Navoximod

(GDC-0919, NLG919, RG6078)

Navoximod image: an investigational IDO1 inhibitor
Breast
  • Phase
  • I
  • II
  • III
Gastrointestinal
  • Phase
  • I
  • II
  • III
Genitourinary
  • Phase
  • I
  • II
  • III
Gynecologic
  • Phase
  • I
  • II
  • III
Hematologic
  • Phase
  • I
  • II
  • III
Lung
  • Phase
  • I
  • II
  • III
Melanoma
  • Phase
  • I
  • II
  • III
Solid Tumor
  • Phase
  • I
  • II
  • III

This compound and its uses are investigational and have not been approved by the US Food and Drug Administration. Efficacy and safety have not been established. The information presented should not be construed as a recommendation for use. The relevance of findings in preclinical studies to humans is currently being evaluated.

Navoximod, an IDO1 inhibitor

Navoximod is an investigational, orally administered small molecule designed to selectively inhibit indoleamine 2,3-dioxygenase 1 (IDO1)—a rate-limiting catabolic enzyme involved in the conversion of tryptophan to kynurenine.1,2 Navoximod is designed to enhance, broaden, and/or sustain the antitumor immune responses triggered by complementary cancer treatment strategies, such as immune checkpoint blockade. The addition of navoximod to other cancer immunotherapies is hypothesized to overcome tumor-induced immune tolerance.3,4 In preclinical studies, navoximod was shown to inhibit processes involved in tumor immune escape.3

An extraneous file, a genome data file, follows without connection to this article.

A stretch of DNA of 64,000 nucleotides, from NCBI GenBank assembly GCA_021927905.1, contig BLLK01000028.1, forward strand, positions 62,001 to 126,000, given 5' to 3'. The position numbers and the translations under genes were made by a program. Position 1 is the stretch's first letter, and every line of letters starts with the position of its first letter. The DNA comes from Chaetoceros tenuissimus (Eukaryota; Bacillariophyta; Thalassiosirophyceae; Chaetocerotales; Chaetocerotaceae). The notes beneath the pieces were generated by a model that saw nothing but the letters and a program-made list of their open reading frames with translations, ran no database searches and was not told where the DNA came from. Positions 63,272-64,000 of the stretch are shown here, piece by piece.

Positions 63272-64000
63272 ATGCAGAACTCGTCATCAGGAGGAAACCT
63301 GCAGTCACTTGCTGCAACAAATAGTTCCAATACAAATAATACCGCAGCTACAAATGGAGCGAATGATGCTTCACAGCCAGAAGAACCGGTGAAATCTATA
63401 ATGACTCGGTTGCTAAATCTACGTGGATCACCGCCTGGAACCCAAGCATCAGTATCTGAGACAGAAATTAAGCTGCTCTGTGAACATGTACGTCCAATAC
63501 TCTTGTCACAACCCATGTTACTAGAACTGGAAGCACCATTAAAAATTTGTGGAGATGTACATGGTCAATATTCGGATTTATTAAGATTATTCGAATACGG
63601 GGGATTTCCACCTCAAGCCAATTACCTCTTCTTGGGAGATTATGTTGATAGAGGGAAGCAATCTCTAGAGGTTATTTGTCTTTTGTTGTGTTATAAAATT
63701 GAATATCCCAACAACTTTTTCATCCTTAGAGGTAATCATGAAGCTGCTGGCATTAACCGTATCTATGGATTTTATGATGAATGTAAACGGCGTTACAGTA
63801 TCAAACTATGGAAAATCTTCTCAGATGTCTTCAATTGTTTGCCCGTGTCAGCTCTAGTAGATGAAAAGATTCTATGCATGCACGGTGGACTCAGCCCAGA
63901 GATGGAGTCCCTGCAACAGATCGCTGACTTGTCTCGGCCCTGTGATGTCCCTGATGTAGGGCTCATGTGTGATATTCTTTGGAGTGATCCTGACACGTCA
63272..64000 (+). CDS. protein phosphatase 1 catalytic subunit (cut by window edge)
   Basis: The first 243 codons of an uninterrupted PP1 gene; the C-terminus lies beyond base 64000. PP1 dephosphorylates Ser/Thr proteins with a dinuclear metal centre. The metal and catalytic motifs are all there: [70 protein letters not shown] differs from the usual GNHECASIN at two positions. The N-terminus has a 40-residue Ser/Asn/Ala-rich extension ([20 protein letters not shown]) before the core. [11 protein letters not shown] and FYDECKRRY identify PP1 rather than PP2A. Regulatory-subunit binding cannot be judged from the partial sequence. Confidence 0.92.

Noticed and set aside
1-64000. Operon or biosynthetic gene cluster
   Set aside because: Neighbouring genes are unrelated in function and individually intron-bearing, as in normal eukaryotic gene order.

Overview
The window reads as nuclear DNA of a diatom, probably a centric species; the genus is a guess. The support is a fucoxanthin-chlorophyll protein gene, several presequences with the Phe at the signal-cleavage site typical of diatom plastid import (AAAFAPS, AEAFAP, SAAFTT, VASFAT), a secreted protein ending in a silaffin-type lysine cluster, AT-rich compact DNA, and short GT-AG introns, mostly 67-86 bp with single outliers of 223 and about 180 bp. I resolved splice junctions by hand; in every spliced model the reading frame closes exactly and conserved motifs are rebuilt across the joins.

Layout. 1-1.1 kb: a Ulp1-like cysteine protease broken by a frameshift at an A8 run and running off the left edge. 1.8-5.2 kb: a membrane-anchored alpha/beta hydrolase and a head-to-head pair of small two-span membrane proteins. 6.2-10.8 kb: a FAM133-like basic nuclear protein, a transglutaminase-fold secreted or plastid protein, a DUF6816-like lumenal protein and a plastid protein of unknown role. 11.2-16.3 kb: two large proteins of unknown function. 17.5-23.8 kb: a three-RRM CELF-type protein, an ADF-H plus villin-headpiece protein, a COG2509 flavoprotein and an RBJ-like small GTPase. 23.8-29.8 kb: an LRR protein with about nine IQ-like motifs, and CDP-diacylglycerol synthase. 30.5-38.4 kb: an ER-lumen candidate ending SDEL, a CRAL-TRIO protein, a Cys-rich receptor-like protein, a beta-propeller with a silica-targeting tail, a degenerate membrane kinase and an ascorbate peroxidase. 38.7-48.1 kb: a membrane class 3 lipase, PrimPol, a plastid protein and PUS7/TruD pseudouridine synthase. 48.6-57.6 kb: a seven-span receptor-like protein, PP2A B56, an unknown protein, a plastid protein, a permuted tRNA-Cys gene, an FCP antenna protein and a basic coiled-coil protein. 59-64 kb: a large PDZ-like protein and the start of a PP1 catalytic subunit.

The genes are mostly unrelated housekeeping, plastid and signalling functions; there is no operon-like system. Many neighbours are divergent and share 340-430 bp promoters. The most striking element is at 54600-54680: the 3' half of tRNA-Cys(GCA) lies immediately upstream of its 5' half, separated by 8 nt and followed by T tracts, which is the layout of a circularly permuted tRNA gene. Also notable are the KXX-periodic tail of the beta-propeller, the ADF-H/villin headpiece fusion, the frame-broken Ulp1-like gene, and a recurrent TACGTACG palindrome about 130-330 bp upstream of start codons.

1 Navoximod (GDC-0919) is an investigational, orally administered small molecule inhibitor currently being studied for its potential to inhibit IDO1.1,2

Image: Tolerogenic state, Treg/MDSC activation and recruitment

2 Navoximod is designed to selectively inhibit IDO1 enzymatic activity, thereby inhibiting local tryptophan catabolism, which may reduce local kynurenine production within the tumor microenvironment.1,5

Image: Navoximod IDO1 inhibition, tryptophan inhibition, and kyurenine reduction

3 Preclinical data have shown that, in a murine-cell model, the addition of navoximod to an anti-PDL1 agent was associated with an increased ratio of CD8+ T cells to Tregs and enhanced antitumor activity.3 Navoximod continues to be investigated in ongoing clinical studies.

Image: Navoximod, immunogenic state, Treg/MDSC activation and recruitment

APC=antigen-presenting cell; CD8+=cluster of differentiation 8 positive; CTL=cytotoxic T lymphocyte; MDSC=myeloid-derived suppressor cell; NK=natural killer; PD-L1=programmed death-ligand 1; Treg=regulatory T cell.

References

  1. Platten M, von Knebel Doeberitz N, Oezen I, Wick W, Ochs K. Cancer immunotherapy by targeting IDO1/TDO and their downstream effectors. Front Immunol. 2015;5:673. doi:10.3389/fimmu.2014.00673. PMID: 25628622
  2. Munn DH, Mellor AL. IDO in the tumor microenvironment: inflammation, counter-regulation, and tolerance. Trends Immunol. 2016;37:193-207. PMID: 26839260
  3. Spahn J, Peng J, Lorenzana E, et al. Improved anti-tumor immunity and efficacy upon combination of the IDO1 inhibitor GDC-0919 with anti-PD-L1 blockade versus anti-PD-L1 alone in preclinical tumor models. J Immunother Cancer. 2015;3(Suppl2):P303.
  4. Nayak A, Hao Z, Sadek R, et al. Phase 1a study of the safety, pharmacokinetics, and pharmacodynamics of GDC-0919 in patients with recurrent/advanced solid tumors. Poster presented at: ESMO; September 25-29, 2015; Vienna, Austria.
  5. Mautino M, Jaipuri F, Waldo J, et al. NLG919, a novel indoleamine-2,3-dioxygenase (IDO)-pathway inhibitor drug candidate for cancer therapy. Poster presented at: AACR 104th Annual Meeting; April 6-10, 2013; Washington, DC. Poster 491.